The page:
How to Learn Portuguese Rug Making

Written by jennifer marlowe
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For centuries, the women of Arraiolos, Portugal have stitched some of the world's most beautiful rugs. Today, Portuguese tapestry rug making isn't limited to Arraiolos. Portuguese rugs can be found across the world, although the most sought-after pieces are still found in Portugal. Using a long-armed cross stitch, these rugs are painstakingly created by hand. Some rugs take nine months or more to complete. Early Portuguese rugs had square designs with contrasting colours. Later rugs show Persian influences, and today rug makers cater to a universal market using a variety of designs. Learn this traditional art by stitching a sampler using the long-armed cross stitch.

Skill level:
Moderately Challenging

Things you need

  • 12-inch-by-12-inch square of Aida (11 count) cotton needlepoint canvas
  • Tapestry needles
  • Tailor's marking pencil
  • Ruler
  • 2 skeins of tapestry yarn (100 per cent wool) in two contrasting colours
  • Scissors
  • Needlepoint frame

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  1. 1

    Prepare your canvas edges. By covering the edges with masking tape, you will avoid the fabric fraying. Center the tape on the edge itself and fold it down on the front and back of the canvas.

  2. 2

    Measure 3 inches from each edge of the canvas and mark with the marking pencil. Draw a square with these markings. This square will be your "working area," or space for actual stitching. The border makes it easier to frame or create a pillow with the final piece.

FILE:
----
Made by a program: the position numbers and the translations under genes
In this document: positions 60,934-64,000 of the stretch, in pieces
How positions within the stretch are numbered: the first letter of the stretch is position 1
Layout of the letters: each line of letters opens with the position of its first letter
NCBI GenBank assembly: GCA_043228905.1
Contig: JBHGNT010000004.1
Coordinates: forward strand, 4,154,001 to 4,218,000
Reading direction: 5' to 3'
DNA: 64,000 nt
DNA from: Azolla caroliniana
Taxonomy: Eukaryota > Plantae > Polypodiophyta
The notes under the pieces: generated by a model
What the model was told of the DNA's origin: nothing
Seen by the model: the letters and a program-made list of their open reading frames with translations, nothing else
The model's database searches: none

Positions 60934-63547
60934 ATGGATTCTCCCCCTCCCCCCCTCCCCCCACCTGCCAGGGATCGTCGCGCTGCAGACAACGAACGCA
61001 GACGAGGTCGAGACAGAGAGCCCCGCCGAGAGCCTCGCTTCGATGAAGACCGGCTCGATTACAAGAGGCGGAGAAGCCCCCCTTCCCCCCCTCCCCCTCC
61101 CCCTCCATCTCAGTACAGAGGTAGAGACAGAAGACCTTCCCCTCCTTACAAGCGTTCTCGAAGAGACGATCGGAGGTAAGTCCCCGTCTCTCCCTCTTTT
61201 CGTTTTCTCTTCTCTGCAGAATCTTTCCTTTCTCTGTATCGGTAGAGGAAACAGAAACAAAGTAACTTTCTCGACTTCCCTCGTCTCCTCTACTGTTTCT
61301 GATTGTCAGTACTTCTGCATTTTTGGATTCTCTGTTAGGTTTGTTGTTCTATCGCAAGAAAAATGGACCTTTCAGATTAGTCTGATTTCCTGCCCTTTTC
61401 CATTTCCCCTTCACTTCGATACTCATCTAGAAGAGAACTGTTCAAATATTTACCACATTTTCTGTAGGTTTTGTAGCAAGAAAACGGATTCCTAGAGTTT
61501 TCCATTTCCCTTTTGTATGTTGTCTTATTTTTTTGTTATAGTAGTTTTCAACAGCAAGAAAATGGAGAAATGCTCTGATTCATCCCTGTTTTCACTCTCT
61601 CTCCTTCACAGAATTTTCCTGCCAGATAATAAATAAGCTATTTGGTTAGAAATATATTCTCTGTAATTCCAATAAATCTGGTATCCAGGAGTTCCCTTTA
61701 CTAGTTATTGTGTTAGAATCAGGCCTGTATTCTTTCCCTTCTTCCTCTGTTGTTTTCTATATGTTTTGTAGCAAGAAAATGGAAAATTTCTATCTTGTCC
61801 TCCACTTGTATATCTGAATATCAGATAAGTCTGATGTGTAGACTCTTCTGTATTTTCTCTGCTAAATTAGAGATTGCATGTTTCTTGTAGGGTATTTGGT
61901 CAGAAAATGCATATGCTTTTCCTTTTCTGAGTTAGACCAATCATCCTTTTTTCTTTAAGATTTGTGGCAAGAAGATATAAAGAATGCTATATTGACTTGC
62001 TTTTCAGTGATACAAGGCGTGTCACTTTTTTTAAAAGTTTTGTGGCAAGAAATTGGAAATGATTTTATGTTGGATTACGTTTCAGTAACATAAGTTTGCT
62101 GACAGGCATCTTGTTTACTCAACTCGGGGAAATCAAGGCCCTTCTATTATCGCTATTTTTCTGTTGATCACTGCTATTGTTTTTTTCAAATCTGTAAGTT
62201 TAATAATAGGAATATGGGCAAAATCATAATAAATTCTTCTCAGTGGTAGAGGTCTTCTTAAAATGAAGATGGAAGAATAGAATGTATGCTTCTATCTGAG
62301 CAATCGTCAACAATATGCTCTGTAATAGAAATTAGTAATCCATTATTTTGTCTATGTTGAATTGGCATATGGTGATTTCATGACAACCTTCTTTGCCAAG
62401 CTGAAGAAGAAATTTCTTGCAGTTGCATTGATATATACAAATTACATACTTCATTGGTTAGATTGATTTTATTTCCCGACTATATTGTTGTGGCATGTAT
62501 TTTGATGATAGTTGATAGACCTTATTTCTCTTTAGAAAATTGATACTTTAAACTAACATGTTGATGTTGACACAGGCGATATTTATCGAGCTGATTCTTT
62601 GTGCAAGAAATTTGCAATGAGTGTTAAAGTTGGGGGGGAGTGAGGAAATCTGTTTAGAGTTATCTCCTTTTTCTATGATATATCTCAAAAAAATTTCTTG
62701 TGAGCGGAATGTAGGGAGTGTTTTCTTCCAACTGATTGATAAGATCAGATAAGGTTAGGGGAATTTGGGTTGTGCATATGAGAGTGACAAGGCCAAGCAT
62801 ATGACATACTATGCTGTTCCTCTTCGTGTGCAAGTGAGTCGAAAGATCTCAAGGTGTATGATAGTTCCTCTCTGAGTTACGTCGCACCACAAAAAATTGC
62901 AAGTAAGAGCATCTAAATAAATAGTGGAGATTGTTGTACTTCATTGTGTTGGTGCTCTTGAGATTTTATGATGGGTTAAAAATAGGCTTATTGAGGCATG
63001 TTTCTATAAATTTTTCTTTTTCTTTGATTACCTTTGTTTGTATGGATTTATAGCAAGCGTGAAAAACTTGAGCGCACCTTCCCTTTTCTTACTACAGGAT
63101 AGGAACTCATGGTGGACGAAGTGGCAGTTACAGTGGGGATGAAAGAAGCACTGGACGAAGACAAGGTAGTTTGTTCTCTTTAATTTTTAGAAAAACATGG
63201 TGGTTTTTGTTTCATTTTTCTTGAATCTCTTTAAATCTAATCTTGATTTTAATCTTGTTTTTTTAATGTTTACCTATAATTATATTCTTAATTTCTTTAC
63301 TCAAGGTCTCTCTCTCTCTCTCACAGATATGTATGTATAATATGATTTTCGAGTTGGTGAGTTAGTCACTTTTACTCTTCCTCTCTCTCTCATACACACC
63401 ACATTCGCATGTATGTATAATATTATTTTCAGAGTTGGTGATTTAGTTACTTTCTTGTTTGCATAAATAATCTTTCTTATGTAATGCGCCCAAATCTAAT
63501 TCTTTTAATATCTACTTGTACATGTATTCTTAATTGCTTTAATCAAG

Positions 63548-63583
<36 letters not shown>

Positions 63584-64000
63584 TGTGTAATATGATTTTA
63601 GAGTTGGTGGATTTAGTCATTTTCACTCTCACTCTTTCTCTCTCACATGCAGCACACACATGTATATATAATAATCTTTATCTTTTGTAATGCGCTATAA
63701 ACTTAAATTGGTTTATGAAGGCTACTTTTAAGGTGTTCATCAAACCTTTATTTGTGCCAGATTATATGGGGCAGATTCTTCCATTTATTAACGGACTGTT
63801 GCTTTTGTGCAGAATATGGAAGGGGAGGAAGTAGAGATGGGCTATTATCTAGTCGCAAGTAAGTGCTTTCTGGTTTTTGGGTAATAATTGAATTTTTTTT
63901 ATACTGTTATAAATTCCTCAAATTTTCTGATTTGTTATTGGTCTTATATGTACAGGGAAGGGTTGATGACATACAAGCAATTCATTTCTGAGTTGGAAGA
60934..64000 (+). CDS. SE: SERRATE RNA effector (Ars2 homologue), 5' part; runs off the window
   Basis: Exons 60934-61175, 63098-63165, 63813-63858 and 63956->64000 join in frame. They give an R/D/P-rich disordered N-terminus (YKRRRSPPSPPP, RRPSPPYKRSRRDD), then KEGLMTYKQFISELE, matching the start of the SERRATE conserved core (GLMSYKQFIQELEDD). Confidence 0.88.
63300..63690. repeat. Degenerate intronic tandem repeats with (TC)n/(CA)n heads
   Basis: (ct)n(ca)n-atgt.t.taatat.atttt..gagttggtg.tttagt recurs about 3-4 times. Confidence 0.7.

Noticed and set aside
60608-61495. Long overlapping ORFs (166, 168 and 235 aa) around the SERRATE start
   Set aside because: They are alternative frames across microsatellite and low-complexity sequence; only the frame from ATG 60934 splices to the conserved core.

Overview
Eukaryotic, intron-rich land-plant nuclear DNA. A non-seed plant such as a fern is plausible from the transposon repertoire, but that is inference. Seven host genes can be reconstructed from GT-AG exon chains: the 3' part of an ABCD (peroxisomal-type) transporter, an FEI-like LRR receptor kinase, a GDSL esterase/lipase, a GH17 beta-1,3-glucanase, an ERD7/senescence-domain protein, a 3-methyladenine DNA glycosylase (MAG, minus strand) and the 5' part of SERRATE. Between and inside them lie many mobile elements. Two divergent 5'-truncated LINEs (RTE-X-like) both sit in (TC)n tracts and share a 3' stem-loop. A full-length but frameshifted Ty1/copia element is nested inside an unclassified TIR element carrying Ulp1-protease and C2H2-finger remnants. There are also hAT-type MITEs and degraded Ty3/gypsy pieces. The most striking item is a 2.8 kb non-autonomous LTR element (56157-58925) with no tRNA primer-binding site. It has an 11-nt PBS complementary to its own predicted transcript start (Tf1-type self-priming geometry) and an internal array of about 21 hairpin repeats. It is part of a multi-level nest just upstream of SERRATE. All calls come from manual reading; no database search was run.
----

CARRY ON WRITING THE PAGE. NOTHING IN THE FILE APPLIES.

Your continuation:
3. 3

    Put your canvas in the needlepoint frame, with the top left corner exposed. Thread the needle with a length of yarn cut 12 to 17 inches. Knot the yarn at the end in a double knot.

  4. 4

    Count five squared openings down in the Aida canvas, starting at the top left corner of your pencil-marked square. This fifth square is where to bring your needle up. Call this "Point A." Count out six squared openings to the right, starting with the one next to where your needle came up. Call this "Point C." Let the tip of the needle rest in this square, but don't bring the yarn through. You are just marking your spot. Count upwards another three squared openings, starting with the square directly above the needle. Take the needle from its marking spot and push it through the third squared opening above. Call this "Point B." Bring the needle up through Point C, three square openings below where you are now. Count three squared openings to the left of your needle and three more upwards. This will bring you even with Point B, on the same row. Push the needle through this square. You've just completed one long-armed cross stitch.

  5. 5

    Begin the next stitch three squared openings below the last. The needle will come up even with Point A, in the same row. Follow along with the above directions until you've completed the next stitch, and eventually the entire row. Alternate the colours for each row, making a striped design. When you run out of yarn, pull the needle under and through the completed stitches on the wrong side of the canvas. Begin a new length of yarn the same way, securing it using the back of the finished stitches.

  6. 6

    Make your completed Portuguese needlepoint sampler into a pillow or frame it.

Tips and warnings

  • Higher-quality yarn separates into threads or "plies." If you are using a thick yarn of this sort, separate three plies and use these three as a single thread.
  • Threading the needle with longer yarn, more than 17 inches, will cause knots in the stitches.

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